Hundreds of Wells Fargo contractors took a pay cut this week as the bank slashed spending with a large technology outsourcing firm, according to communications obtained by the Observer.
TEKsystems said more than 750 contractors are having their hourly rate reduced by 3 percent in a change that took effect Monday, a TEKsystems memo sent Thursday to staff shows. The cut stemmed from a rate reduction imposed by Wells Fargo, according to the memo from a TEKsystems manager in Charlotte.
One Charlotte contractor said he was given until last Friday to agree to the lower rate or lose his job. He said the move was upsetting because the rate was not what he had negotiated when he initially signed his 18-month contract with TEKsystems. The contractor asked to remain anonymous because he was not authorized to speak to the media.
“I’m furious,” he said. “A contract is supposed to be something that is signed in good faith.”
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In a statement, San Francisco-based Wells Fargo said that it had asked TEKsystems to give it additional discounts that took effect last month. Wells also asked for such credits from other contractor suppliers after the bank conducted routine reviews of staffing programs, the statement said.
Wells Fargo said that only two of the suppliers decided to pass the cuts on to contractors, which Wells said was never the bank’s intent.
“When we implemented this change, we talked with each supplier, including TEKsystems, and asked that they not pass on the cost to contractors,” the statement said. “We continue to have discussions with those two suppliers, including TEKsystems, asking them to reconsider their decision.”
TEKsystems did not respond to requests for comment. The Hanover, Md., firm has offices in uptown Charlotte in the 200 S. College St. tower.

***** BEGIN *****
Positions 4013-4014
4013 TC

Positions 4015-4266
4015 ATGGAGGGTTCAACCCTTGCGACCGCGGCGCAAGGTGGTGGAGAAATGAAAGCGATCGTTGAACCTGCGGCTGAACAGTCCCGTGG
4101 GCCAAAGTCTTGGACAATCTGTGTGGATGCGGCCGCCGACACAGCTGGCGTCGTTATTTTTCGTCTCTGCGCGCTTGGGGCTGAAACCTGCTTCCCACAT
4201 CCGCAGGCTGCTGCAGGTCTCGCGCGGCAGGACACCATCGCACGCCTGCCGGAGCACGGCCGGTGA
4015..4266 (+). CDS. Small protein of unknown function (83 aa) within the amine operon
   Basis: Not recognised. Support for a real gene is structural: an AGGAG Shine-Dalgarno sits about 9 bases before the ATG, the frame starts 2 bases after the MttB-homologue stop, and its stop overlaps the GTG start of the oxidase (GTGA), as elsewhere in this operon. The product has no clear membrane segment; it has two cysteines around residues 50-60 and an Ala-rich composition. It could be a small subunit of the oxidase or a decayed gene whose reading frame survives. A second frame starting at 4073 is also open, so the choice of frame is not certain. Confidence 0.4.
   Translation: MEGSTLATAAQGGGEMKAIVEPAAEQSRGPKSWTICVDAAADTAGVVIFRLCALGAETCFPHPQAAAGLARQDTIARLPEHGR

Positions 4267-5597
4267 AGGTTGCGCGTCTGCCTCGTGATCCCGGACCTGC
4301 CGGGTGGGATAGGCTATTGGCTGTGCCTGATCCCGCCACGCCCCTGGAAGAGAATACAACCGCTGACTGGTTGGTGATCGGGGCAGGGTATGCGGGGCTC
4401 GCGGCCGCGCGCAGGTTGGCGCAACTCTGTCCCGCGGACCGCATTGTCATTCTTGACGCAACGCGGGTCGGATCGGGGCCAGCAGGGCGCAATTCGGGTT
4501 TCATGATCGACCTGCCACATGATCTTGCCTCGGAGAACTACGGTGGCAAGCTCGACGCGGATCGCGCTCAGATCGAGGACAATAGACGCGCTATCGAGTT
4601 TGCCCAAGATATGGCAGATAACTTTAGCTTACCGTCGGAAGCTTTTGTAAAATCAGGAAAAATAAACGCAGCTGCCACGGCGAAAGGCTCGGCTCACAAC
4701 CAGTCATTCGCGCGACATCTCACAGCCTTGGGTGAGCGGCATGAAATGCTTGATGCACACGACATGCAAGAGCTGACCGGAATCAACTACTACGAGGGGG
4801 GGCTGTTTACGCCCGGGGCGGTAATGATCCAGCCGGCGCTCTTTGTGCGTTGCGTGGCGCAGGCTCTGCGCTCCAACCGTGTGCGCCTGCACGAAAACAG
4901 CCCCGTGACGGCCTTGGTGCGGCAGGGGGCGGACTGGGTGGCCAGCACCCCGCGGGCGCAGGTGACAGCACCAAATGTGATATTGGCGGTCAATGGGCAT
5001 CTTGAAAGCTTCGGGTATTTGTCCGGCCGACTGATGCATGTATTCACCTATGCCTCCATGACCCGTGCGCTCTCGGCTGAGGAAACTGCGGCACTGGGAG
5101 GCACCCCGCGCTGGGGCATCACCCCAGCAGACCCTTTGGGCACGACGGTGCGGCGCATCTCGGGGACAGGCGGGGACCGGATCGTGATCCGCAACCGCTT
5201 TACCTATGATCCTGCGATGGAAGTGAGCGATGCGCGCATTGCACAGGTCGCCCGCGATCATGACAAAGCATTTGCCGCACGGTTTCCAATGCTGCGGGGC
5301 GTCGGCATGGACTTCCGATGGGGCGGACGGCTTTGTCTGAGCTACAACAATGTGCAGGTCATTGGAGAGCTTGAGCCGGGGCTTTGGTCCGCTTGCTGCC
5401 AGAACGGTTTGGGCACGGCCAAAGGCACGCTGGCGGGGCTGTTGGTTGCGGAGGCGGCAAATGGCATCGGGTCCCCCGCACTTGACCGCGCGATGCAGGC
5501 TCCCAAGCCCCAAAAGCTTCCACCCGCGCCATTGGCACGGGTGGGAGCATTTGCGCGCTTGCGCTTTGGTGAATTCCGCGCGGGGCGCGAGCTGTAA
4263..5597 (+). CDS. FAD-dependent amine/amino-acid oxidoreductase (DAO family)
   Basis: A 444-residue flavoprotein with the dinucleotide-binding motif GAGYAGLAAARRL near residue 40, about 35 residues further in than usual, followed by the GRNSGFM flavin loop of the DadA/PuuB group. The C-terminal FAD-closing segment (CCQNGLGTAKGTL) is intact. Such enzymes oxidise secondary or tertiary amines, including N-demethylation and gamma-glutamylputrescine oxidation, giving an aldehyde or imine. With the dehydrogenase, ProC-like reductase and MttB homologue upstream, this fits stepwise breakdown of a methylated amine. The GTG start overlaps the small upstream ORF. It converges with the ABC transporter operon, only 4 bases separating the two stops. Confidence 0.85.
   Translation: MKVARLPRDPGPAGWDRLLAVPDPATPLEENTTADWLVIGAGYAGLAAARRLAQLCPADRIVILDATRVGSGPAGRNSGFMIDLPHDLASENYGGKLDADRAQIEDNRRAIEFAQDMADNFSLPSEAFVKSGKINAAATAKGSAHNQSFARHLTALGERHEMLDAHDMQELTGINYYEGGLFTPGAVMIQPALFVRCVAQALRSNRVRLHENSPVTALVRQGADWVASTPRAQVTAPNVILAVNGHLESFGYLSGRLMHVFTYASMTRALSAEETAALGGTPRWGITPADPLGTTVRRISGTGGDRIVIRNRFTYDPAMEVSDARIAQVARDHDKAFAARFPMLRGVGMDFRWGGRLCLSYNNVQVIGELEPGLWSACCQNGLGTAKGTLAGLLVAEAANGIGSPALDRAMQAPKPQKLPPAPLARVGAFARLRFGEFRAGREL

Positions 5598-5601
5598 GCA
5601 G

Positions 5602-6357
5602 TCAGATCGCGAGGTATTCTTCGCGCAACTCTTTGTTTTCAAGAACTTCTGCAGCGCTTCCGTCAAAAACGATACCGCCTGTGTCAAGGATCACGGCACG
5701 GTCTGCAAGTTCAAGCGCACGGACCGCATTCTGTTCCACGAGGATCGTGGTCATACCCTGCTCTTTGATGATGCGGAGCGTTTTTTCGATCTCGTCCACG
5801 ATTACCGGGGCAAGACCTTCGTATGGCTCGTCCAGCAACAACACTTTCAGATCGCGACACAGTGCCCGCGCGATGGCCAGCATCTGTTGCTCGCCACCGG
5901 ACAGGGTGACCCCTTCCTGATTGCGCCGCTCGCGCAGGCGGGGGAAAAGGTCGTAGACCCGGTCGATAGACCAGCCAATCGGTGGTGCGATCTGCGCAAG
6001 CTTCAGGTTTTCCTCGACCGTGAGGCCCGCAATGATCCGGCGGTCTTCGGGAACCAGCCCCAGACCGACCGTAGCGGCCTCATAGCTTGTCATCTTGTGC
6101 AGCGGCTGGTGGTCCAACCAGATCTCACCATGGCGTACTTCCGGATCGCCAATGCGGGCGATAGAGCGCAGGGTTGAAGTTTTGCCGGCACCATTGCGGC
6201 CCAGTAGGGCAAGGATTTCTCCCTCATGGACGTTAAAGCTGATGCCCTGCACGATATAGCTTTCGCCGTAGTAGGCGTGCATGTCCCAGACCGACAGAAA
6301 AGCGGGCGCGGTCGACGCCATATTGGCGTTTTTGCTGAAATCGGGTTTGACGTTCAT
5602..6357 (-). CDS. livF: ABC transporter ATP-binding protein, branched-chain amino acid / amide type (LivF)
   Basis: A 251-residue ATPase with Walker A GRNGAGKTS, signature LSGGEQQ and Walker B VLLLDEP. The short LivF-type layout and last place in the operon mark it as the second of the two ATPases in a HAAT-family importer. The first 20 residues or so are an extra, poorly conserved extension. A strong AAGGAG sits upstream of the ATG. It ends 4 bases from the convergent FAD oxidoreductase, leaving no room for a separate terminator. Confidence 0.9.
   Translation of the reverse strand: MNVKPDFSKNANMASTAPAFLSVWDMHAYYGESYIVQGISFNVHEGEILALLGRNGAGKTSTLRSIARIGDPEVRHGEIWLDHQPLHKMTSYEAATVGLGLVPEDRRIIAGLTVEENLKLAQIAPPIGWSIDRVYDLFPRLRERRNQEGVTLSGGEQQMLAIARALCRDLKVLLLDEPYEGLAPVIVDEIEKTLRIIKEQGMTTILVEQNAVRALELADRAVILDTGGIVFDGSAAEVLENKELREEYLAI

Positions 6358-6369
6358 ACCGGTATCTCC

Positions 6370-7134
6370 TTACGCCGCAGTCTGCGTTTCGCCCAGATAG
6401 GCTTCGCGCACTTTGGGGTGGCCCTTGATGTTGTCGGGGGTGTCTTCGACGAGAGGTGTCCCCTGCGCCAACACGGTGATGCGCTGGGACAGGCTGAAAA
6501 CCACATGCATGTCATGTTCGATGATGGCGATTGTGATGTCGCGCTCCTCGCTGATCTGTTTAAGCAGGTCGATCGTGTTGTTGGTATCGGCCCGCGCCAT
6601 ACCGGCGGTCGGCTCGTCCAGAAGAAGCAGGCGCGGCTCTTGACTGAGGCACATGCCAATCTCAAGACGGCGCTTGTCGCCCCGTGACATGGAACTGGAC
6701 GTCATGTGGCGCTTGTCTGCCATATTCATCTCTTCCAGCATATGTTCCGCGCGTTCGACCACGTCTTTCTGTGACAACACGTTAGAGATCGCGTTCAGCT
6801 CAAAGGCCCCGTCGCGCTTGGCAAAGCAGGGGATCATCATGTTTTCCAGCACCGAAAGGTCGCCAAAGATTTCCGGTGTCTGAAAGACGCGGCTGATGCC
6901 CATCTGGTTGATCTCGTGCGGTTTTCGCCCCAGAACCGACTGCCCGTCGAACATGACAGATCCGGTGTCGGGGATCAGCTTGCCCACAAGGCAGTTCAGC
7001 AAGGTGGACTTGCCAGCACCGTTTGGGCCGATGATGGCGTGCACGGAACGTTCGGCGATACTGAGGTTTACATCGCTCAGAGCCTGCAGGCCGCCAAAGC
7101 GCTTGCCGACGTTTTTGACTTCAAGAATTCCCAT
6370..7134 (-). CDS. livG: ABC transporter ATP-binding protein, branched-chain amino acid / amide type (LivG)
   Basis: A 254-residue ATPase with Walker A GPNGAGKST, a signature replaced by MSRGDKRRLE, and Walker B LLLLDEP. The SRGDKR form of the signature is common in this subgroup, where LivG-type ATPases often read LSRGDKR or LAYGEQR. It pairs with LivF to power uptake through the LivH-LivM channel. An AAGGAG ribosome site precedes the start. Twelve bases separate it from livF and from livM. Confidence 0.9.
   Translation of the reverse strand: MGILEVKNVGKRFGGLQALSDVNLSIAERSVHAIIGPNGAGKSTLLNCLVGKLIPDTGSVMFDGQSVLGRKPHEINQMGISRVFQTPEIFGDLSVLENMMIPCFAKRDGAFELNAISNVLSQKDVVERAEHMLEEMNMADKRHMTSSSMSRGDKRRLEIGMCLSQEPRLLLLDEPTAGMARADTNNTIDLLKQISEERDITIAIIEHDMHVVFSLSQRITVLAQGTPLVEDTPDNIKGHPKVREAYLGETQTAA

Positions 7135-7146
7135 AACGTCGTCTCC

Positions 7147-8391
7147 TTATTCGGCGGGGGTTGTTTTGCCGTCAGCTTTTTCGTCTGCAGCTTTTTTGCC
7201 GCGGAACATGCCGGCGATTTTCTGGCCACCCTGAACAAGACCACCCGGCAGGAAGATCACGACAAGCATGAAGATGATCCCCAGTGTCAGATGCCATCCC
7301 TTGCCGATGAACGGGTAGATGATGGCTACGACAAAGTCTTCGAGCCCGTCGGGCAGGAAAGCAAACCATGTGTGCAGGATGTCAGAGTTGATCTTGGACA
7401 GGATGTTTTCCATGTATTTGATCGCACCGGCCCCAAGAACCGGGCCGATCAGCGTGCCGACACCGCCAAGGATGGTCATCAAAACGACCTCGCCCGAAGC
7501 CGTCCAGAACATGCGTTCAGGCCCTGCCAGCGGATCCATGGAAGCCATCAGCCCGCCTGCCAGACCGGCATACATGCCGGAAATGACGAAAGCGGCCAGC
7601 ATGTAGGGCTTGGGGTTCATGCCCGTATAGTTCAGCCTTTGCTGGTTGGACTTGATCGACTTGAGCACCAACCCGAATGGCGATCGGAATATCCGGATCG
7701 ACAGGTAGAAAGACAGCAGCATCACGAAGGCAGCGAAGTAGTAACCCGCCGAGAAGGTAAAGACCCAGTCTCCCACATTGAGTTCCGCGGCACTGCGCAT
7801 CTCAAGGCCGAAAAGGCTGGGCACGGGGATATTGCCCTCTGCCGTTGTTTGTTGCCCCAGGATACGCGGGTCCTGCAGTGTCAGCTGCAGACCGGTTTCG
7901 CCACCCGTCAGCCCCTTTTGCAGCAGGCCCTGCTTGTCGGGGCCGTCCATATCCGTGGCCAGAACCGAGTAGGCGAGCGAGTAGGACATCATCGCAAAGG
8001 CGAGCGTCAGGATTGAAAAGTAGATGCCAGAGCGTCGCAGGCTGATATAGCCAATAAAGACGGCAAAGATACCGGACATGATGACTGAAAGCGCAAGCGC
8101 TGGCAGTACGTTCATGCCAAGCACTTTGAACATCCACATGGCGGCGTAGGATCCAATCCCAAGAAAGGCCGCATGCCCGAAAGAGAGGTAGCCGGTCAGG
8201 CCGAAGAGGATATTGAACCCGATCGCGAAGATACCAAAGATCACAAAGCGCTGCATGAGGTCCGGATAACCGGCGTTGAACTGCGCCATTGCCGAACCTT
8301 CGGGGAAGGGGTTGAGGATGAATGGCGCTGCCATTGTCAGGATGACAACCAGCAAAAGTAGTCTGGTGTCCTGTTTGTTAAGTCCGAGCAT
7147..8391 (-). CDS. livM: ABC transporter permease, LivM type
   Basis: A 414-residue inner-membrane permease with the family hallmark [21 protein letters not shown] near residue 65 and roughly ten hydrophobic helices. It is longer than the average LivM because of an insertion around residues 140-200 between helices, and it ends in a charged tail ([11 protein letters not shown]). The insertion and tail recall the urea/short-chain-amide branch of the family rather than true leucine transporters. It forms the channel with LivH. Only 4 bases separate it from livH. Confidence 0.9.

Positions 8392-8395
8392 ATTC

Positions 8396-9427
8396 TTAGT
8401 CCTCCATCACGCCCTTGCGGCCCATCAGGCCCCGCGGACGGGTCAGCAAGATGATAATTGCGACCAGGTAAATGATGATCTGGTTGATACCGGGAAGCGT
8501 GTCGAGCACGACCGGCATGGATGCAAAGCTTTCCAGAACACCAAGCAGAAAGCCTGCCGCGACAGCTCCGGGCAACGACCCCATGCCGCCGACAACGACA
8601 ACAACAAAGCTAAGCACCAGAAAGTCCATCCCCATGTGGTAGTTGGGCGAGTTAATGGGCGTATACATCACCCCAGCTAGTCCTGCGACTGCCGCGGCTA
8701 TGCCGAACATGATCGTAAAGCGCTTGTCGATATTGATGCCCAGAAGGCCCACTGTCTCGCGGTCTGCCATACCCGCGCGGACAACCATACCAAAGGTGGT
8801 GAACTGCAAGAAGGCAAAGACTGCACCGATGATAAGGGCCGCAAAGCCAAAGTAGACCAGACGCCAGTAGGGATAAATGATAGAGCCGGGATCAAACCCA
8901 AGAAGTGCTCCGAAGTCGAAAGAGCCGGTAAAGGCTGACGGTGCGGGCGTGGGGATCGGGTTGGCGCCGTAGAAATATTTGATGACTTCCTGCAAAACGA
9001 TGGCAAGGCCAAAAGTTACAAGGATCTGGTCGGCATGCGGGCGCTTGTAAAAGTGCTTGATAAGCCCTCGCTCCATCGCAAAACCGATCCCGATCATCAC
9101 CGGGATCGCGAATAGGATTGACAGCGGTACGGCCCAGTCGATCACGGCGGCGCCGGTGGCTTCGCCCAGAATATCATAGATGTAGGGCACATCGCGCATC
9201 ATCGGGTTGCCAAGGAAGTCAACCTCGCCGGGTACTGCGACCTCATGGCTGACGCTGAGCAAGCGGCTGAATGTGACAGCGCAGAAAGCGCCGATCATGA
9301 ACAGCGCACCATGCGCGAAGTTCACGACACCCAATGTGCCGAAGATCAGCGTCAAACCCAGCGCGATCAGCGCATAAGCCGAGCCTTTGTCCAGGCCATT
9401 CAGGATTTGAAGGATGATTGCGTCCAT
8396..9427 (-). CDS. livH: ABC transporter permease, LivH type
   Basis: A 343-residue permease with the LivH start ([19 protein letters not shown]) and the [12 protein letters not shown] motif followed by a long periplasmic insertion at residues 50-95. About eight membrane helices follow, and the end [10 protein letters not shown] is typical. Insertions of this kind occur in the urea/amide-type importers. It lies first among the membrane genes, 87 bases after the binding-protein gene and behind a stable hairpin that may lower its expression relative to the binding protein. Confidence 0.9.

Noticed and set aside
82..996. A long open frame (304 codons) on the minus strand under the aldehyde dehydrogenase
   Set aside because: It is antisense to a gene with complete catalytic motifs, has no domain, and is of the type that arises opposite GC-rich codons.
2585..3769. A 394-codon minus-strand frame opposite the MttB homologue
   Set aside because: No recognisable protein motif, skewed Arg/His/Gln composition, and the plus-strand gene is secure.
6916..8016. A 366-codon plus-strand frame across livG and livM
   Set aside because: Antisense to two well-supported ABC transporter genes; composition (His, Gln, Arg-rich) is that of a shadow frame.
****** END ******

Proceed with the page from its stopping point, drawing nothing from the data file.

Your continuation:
It’s not unheard of for a bank to trim its spending with an outsourcing firm, which must then decide to absorb the cut or pass it along to its contractors.
For Wells Fargo, the funding cut comes as it’s trying to recover from a major fake-accounts scandal that erupted last year and has cost it business.
In 2016 Wells Fargo agreed to pay $185 million in penalties to settle allegations that its employees created more than 2 million unauthorized customer accounts to meet aggressive sales goals. Soon after, the Observer and other media outlets report
This year, Wells unveiled an initiative to lower expenses by $4 billion through the end of 2019. The company has said cost-cutting efforts would involve a variety of steps, from consolidating duplicate processes to outsourcing certain functions.
It’s also not unusual for banks to outsource technology projects to firms that employ contractors to perform the work. Charlotte-based Bank of America is among banks that have taken part in the practice.
The Charlotte contractor for TEKsystems said the work his firm has performed for Wells Fargo ranges from creating new software and applications to installing and maintaining servers for the bank.
Wells Fargo, the third-largest U.S. bank by assets, employs about 24,000 in Charlotte, its largest employment hub.